Cleveland has to draft another quarterback in the 2013 NFL draft.
This doesn't mean the Browns should use an early pick on the position by any means, but at some point, adding a young quarterback with great potential would be a smart move. Campbell is getting up there in age with seven seasons under his belt, and Weeden is only a year behind him as he enters just his second year.
To be blunt, Weeden was awful last season. Granted, he was a rookie, but his play didn't exactly inspire hope for the future, which is why some thought the Browns would address the position early in the draft before bringing on Campbell.
Weeden fits better in new head coach Rob Chudzinski's vertical-oriented passing attack, but unless he makes a massive leap in development, there were some serious issues with his game last season.
For starters, Weeden ranked dead last in the NFL at No. 38 overall in Pro Football Focus' rankings (subscription required) last season. He threw for 3,385 yards, 14 touchdowns and 17 interceptions, while completing only 57 percent of his passes.
NFL.com's Marc Sessler believes the Browns need to be looking at other options in the draft because of holes in Weeden's game that may or may not be fixed over time:
Chudzinski was hired by Banner and owner Jimmy Haslam to bring innovation to the attack. Weeden is a plodding passer who limits what the Browns can do schematically. I like his arm, but Weeden must show vastly better decision-making to keep his starting role.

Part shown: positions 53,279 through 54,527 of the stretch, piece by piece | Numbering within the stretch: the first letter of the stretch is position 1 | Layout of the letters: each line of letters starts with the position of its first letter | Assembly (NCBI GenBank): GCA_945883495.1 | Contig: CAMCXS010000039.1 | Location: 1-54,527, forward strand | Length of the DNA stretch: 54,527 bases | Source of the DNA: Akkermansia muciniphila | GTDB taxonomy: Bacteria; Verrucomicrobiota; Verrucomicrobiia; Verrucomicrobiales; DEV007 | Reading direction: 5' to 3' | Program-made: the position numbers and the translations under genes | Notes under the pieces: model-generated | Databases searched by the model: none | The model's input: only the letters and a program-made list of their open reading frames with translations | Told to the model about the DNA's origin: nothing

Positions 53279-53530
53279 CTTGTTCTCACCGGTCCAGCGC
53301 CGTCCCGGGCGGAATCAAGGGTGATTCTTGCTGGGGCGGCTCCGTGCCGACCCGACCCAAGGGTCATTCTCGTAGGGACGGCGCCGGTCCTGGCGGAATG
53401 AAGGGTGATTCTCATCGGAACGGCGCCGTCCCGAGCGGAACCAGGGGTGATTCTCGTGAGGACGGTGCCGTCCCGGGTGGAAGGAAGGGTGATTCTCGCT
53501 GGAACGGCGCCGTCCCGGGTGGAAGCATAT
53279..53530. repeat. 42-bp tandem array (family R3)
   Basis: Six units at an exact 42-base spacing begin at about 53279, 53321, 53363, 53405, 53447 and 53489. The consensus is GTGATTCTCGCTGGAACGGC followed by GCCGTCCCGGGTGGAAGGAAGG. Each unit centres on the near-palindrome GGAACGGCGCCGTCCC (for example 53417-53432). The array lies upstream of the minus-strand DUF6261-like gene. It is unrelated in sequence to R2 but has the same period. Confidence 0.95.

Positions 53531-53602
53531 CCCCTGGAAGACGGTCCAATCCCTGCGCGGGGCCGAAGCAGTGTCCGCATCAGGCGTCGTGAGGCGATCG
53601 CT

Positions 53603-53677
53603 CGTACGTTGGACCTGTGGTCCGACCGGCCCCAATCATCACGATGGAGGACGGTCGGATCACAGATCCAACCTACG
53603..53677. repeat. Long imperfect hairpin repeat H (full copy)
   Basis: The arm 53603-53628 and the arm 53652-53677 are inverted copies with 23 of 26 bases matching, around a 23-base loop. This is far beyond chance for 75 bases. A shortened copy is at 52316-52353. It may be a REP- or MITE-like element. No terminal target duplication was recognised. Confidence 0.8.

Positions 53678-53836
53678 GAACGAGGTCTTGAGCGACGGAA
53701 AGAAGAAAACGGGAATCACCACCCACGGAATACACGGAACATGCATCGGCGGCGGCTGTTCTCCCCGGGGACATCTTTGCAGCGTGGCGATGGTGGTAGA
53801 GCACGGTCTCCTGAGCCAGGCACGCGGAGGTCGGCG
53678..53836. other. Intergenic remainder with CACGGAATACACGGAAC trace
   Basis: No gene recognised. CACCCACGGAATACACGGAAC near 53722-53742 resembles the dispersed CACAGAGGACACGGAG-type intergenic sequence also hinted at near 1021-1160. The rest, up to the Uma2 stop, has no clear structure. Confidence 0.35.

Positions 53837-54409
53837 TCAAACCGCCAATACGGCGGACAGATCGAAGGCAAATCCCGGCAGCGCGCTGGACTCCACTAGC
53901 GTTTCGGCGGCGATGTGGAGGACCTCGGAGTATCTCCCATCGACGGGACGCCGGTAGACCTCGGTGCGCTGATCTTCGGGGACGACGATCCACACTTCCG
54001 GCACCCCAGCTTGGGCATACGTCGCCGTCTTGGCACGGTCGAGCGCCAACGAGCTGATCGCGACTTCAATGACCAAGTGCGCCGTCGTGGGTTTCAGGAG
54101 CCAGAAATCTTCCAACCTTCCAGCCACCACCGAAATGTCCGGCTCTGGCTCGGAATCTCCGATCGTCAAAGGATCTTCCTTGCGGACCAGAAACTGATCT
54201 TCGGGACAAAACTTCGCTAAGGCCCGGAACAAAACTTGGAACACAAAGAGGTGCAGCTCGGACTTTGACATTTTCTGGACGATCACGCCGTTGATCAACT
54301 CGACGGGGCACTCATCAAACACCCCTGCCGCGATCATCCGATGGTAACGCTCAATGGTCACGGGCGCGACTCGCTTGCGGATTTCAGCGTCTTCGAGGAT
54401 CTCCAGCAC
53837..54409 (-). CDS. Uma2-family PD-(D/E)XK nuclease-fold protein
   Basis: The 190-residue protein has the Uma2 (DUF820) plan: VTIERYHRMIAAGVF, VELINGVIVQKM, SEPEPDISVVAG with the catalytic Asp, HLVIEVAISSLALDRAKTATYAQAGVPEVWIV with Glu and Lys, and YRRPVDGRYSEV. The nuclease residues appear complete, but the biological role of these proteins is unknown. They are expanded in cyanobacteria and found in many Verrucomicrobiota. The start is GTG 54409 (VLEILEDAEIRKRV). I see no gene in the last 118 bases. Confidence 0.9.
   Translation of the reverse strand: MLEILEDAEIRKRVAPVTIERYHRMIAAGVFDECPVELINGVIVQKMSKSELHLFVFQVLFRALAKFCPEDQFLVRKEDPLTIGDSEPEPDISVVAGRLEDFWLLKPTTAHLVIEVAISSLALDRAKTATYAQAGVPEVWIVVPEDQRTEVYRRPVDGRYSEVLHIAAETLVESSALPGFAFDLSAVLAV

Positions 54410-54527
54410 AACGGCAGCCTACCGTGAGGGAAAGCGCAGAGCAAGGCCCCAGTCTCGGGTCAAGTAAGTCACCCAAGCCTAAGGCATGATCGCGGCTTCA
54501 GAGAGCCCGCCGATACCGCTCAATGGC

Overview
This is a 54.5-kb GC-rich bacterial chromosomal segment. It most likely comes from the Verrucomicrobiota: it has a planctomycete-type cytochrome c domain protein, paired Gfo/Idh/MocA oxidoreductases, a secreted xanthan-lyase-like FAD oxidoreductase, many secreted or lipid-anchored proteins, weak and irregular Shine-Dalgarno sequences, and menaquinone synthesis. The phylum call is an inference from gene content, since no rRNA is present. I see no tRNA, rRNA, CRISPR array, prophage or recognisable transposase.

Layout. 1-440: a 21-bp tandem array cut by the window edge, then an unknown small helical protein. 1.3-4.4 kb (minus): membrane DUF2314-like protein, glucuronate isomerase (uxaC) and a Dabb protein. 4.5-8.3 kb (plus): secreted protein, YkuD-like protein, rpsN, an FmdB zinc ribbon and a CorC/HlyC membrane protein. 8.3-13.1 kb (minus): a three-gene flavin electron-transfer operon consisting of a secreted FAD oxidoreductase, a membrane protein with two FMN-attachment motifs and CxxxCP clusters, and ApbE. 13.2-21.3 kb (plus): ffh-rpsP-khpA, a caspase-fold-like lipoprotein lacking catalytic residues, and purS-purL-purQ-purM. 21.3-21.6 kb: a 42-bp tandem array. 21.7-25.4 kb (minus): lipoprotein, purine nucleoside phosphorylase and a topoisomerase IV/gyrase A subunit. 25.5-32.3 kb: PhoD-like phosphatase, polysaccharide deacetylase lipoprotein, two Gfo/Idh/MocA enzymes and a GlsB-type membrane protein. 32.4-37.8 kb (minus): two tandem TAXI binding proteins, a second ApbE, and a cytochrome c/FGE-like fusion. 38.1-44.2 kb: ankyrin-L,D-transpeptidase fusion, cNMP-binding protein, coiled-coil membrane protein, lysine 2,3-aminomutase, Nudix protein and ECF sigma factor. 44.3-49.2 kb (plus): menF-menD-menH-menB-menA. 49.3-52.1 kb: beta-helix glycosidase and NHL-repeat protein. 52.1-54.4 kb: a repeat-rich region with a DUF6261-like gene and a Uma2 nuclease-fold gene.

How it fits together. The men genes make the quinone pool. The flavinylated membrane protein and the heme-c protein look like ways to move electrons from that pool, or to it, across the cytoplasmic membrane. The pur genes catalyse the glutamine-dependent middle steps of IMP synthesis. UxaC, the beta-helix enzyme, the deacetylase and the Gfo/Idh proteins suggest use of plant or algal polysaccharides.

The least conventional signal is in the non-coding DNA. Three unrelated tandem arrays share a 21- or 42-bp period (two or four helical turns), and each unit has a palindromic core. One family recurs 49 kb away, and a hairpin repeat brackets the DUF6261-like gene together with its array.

Sessler also believes that it's highly unlikely the new Browns management will bet the future of the franchise on Weeden thanks to his age and the issues with his game overall:
...Browns CEO Joe Banner's past with the Philadelphia Eagles tells us Cleveland is not about to hitch its wagon to a soon-to-be-30 signal-caller. The Browns want to find a young arm to develop the offense around for years to come.
Cleveland doesn't need to use an early pick to find a young arm to develop. As Sessler points out, names such as Arizona's Matt Scott, Miami Ohio's Zac Dysert and Oklahoma's Landry Jones are players the team could select in the third or fourth round and develop into franchise players.
Who knows, maybe one of them will pull a Russell Wilson and win the job outright.
The point is, there's a new regime in Cleveland, and Weeden probably isn't their guy. He missed his chance to show a lot last season, and at 30 years old, may not develop into what the coaching staff wants or needs until it's too late.
It's also worth pointing out that Campbell could steal the starting job from Weeden in training camp anyway.
Campbell was exceptional with the Raiders behind an actual offensive line. He rated as the No. 14 overall quarterback that year in Pro Football Focus' rankings. In the six games he played, he threw for 1,170 yards, six touchdowns and four interceptions while completing more than 60 percent of his passes.
Of course, Campbell went down with an injury, which, as you'll remember, caused the organization to freak out and commit the Carson Palmer trade, otherwise known as the worst trade in NFL history.
Behind a solid offensive line and backed by one of the NFL's best running backs in Trent Richardson, don't be shocked to see Campbell as the starter from the beginning of the season anyway. He has years of experience and has more than proven he can take a team to the postseason (as he was on pace to do in Oakland pre-injury).
The time is now for the Browns to look toward the future at the position and at the very least groom a youngster behind Weeden. An added bonus would be the team finding a gem that competes for the starting gig, but don't hold your breath.
Weeden needs some more competition, and the draft has more than a few quality candidates.
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